Akiko Hayakawa –The healer of the group, who carries a First Aid Kit that can heal any status aliments, i.e. poison, curse.
Asuka – An art restorer, who carries the Vacuum which cannot only clean dirty frescos, but also clear the floor of broken glass blocks movement.
Emi Hoshino – Kazuo’s daughter who holds a multi-use Key, which opens SOME of the locked doors in the mansion.
You start Sweet Home by breaking up the five party members into two groups, one of three and another of two (or be stupid and have all five go solo). While walking around the mansion, you come across standard random enemy encounters, like any typical RPG, including fights with worms, zombies, and killer dolls. BUT that would be too easy! Every now and then, a random object such as a chair or chandelier will fly at one of the characters and you must select one way to move. You take a chance and just guess; if you are right, you dodge and don’t lose any HP. But choose incorrectly, and you end up taking a bit of damage; lose important health and that makes all the difference in this game.
You see, certain mechanics work to add stress; one being once a character dies, that’s it they’re dead, and you can’t revive them (no matter how hard you input that Konami Code, like the stupid bastard you are). Oh, and did I mention there are only a small number of actual herbs to heal you in the game? So you’ll have to be extra careful in how you play and where you go. This gives you the sense that death is looming everywhere. Every floor, every room, even every step could be your last! Literally, because you walk across holes in the floor with pieces of wood at certain points that can snap if used too much, where in the unlucky character standing on it is left hanging for their life. Since each character’s specific item can only be carried by them, and while you can find appropriate items to replace the specific one they carried, the death of a character still comes at the cost of losing one more spot in your limited inventory.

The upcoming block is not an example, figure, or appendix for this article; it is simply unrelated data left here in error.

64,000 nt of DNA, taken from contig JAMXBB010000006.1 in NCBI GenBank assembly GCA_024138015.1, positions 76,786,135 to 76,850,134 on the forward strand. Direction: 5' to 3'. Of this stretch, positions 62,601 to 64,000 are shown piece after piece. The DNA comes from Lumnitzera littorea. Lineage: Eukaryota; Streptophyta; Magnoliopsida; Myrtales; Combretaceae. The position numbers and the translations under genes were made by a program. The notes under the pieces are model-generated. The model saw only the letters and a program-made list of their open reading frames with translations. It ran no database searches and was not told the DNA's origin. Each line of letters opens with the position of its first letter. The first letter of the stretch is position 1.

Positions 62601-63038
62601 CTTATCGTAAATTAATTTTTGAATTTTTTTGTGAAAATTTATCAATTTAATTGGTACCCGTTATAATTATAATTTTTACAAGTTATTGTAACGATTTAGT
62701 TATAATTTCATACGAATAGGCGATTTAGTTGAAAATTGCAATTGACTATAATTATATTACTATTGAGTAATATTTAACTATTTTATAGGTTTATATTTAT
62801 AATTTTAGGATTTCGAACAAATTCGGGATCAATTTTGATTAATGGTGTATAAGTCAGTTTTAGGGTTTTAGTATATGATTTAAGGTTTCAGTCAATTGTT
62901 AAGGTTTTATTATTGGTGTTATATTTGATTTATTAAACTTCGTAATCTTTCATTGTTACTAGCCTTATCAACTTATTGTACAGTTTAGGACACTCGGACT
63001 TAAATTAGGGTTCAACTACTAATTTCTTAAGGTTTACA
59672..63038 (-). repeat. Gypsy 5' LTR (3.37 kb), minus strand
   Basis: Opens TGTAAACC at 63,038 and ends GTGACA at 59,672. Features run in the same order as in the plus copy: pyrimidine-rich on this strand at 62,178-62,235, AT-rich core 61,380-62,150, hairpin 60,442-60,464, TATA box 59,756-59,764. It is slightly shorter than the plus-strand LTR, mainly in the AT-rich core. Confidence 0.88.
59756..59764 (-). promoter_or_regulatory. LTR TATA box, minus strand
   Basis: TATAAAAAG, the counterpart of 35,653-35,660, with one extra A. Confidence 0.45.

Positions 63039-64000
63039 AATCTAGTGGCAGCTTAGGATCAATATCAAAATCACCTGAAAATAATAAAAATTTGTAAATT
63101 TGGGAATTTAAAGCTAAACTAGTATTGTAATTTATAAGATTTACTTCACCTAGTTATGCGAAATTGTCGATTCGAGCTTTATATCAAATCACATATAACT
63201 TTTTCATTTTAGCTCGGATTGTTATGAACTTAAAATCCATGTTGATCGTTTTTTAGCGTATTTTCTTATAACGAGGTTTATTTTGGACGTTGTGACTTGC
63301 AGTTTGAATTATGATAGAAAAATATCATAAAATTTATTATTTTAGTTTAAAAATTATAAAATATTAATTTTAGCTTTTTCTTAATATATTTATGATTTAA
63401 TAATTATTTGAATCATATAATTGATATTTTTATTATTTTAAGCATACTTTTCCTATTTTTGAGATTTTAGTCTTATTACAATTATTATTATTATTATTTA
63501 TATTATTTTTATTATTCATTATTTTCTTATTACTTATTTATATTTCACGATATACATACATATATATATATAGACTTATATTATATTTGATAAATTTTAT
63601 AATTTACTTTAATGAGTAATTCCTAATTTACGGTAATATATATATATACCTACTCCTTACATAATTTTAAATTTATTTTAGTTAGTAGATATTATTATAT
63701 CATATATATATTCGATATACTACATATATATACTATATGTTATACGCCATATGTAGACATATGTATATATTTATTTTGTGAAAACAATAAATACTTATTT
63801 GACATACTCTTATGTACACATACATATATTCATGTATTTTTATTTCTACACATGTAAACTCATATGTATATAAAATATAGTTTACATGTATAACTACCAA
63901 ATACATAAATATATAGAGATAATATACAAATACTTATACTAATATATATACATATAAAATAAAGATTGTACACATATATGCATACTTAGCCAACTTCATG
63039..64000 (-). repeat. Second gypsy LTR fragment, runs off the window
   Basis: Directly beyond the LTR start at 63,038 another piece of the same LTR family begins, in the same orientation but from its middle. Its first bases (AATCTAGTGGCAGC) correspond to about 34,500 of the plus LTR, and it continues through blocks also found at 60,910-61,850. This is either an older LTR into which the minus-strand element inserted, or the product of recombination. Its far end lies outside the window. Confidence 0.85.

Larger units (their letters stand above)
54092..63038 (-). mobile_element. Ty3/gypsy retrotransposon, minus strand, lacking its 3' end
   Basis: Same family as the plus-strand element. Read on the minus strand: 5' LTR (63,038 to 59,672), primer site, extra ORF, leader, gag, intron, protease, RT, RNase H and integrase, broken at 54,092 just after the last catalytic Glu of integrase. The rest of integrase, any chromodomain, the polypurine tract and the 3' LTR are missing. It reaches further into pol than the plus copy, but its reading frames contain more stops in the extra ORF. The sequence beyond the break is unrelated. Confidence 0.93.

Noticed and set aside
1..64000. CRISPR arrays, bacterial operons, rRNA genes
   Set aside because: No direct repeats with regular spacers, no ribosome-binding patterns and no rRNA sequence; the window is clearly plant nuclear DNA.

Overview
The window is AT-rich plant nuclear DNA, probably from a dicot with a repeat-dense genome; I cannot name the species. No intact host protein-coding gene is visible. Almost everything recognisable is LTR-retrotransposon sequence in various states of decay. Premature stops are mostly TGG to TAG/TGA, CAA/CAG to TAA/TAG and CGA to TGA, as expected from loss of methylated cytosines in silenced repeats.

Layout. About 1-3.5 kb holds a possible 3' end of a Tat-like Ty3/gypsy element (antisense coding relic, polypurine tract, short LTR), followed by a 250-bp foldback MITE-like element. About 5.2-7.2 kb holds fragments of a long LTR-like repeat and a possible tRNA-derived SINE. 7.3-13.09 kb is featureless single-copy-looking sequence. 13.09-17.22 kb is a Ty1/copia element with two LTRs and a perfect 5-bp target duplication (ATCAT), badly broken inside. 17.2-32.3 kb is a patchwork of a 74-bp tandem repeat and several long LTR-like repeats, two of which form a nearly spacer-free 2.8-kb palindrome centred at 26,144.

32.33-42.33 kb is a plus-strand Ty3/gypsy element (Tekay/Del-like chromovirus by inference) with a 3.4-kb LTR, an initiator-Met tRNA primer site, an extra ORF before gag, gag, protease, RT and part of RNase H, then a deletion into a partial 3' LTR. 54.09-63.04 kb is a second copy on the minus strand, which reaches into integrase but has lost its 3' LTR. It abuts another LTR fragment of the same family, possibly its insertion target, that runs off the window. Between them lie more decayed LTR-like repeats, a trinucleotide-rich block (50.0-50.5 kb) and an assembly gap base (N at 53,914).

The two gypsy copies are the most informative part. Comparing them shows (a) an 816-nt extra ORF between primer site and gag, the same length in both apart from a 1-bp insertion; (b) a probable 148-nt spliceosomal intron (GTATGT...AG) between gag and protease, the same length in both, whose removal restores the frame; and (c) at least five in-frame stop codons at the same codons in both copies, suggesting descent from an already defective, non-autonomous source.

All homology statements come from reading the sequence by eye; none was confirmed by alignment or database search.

Having to be this mindful puts you on edge, but lucky for you there are an unlimited number of saves and you can load up at any time (So you’ll be pulling a Fallout and be saving every few steps).
What makes Sweet Home so great is the atmosphere it creates from its graphics and cut scenes. Right off the bat, you are brought to that beautiful title screen. The name of the game is dripping downward written in blood and if you look at the background, you see Ichirō Mamiya’s mansion, with ominous clouds in the night sky. When you unlock a door with the key item a cut scene will play. The door creaks open ever so slightly as you wait for the next room to load. Inside the mansion everything seems to be covered with a layer of dirt or grime. Floors have several holes in them or whole sections completely gone. While the tone of Sweet Home is dark, the game utilizes color effectively. Wisps, Ghosts, and the Maniac enemies spring from the screen with reds and purples vibrantly.